Asus Eee Pad Slider SL101
Android tab with pop-out keyboard? WTF?!?
Review I first laid hands on the Asus Eee Pad Slider back in March and now, after eight long months, it has finally made it onto the shelves of Blighty’s gadget wallahs. Has it been worth the wait though?
Tucked away: Asus' Eee Pad Slider SL101
Let’s start with the reason the Slider is so called. Slip a finger into the crack between the two halves in the top edge and they part to reveal a full keyboard as the screen elevates itself up to a 45 degree angle. Unlike a regular laptop there’s no choice of screen angle - it’s 45 degrees or nothing.
The hinge mechanism may not look particularly robust but it in use it betrays no hint of wobble, flex or strain. The mechanism has enough spring in it to not require a physical locking mechanism – open or shut everything stays in position helped by a couple of small guide hooks.
Given the slip: the slide out keyboard springs into action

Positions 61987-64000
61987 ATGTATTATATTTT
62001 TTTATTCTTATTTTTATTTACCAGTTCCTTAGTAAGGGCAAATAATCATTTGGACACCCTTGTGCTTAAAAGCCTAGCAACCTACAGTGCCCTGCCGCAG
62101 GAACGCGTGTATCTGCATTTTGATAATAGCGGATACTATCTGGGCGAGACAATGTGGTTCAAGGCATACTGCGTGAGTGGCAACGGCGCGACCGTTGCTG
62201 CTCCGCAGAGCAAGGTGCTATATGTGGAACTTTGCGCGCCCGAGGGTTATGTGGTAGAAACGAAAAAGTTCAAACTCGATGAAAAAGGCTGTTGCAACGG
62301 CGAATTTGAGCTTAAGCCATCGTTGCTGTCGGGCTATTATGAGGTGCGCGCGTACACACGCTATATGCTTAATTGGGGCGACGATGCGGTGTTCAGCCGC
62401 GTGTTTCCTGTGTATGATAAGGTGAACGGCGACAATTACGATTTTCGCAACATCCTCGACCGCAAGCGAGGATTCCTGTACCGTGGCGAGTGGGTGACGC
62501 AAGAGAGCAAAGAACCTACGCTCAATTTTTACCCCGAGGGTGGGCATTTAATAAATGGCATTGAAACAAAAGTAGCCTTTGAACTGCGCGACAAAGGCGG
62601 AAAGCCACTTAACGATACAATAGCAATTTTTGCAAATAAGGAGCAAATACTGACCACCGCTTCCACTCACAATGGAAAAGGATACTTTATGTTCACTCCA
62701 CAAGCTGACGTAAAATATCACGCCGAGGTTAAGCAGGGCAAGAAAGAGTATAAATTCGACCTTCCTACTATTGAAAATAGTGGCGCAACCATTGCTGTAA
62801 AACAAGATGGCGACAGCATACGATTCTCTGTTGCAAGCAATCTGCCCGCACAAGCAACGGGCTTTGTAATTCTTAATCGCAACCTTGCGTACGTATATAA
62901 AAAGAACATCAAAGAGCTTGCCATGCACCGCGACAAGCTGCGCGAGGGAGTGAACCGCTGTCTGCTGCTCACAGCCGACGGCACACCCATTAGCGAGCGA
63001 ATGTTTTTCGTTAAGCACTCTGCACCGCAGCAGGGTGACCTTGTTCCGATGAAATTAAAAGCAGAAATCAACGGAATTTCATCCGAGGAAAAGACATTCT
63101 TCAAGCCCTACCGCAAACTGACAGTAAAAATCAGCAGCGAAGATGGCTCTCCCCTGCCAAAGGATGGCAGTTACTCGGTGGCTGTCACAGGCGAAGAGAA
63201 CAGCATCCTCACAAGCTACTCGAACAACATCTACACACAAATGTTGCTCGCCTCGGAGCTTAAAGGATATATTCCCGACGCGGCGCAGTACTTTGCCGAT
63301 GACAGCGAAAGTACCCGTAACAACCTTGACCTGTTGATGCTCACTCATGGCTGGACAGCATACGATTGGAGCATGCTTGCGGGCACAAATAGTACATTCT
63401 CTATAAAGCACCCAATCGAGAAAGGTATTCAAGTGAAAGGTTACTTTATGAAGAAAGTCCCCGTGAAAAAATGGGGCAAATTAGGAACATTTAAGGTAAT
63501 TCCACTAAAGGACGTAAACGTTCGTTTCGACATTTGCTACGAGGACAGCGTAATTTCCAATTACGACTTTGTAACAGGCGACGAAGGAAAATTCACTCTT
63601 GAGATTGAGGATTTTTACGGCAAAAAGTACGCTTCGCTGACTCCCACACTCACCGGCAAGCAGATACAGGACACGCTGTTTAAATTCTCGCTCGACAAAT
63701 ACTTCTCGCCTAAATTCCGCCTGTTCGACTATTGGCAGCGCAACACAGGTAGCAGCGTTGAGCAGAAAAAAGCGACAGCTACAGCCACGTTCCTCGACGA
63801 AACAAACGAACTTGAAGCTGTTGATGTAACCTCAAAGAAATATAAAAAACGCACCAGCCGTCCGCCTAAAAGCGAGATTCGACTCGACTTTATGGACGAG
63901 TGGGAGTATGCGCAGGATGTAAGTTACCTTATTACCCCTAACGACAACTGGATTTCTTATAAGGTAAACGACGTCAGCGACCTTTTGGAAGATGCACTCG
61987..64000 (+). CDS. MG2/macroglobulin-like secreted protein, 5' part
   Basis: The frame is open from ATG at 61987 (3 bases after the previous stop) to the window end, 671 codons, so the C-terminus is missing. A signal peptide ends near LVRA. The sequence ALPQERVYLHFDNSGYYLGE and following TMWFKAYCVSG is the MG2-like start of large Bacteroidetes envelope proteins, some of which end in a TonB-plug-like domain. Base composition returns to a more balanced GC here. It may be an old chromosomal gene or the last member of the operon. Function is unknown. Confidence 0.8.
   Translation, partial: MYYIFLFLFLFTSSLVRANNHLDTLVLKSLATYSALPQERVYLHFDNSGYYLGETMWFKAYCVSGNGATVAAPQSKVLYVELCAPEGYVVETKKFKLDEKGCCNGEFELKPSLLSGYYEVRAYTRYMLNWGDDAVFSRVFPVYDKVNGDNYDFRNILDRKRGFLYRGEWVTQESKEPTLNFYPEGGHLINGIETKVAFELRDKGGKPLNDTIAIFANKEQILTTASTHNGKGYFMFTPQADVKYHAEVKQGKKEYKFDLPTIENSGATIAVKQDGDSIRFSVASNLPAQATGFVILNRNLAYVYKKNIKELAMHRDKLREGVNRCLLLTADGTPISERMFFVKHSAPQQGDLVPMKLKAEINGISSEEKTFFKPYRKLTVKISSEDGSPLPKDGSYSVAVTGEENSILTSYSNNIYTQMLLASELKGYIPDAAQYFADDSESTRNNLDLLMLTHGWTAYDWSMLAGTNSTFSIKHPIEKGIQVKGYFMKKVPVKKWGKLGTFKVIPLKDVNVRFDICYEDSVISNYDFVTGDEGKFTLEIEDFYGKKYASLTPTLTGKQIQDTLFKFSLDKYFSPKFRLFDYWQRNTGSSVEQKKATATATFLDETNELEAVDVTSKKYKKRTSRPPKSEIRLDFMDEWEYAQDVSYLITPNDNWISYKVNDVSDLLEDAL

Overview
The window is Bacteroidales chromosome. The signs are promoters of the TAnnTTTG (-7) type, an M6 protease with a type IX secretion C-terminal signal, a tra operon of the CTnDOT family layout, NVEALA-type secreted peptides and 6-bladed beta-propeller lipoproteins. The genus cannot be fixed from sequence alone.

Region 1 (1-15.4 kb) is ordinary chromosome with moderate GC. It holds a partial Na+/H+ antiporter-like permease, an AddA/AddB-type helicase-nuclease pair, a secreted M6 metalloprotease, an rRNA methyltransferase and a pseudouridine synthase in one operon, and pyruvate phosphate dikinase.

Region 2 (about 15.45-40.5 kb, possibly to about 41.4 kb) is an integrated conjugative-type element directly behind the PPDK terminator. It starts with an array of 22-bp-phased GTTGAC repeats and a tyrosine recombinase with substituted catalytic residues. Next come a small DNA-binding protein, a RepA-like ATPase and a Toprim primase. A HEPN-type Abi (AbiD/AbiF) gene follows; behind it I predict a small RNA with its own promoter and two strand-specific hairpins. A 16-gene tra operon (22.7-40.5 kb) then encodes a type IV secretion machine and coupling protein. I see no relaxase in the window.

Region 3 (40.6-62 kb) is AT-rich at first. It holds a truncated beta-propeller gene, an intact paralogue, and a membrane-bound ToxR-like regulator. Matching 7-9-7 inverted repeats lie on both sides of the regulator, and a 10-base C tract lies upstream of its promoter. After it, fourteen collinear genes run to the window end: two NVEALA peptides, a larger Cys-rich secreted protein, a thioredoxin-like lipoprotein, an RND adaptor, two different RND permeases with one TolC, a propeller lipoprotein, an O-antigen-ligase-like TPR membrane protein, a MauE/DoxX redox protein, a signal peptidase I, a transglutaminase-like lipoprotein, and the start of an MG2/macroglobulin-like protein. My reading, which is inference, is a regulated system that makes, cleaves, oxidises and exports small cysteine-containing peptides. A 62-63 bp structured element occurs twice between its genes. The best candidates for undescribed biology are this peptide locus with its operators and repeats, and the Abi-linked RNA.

The depth of the base and the fact that less than half of the screen overhangs it means there is little chance of the unit toppling back or moving when you touch the screen. In short, it's a rather clever bit of design.
Yet is it a worthwhile bit of design? Without a doubt. I’ve lost count of the number of times I’ve wanted to prop a tablet up rather than hold it yet lacked the requisite stand or a couple of large books to do the job.
The neat hinge arrangement prevents toppling when the touchscreen is used
The Asus Transformer’s excellent 10.1in 1280 x 800 IPS screen has been carried over to the Slider so you get the same robust viewing angles. This is arguably more important on the Slider, since it will spend much of its time in a fixed position on a desk rather than in-hand.
Take a quick shufti around the edges and you will find a full-sized USB 2.0 port, mini HDMI and 3.5mm audio sockets, a micro SD card slot and a docking connector that does duty for both charging and syncing.
Next page: Keyboard skills
Come Back Psion Series 7/Netbook!
no track pad, check - touch screen, check - colour, check, screen half across keyboard, check
I guess 2001 was just too early!
Android is interesting, but can this thing run full-on GNU/Linux?
The legendary folks over at xda-developers have got ubuntu running on the transformer (the slider is very closely related).
The big problem is that nVidia have only released drivers for an out of date version of X and as a bonus they are buggy as an overcrowded ant hill....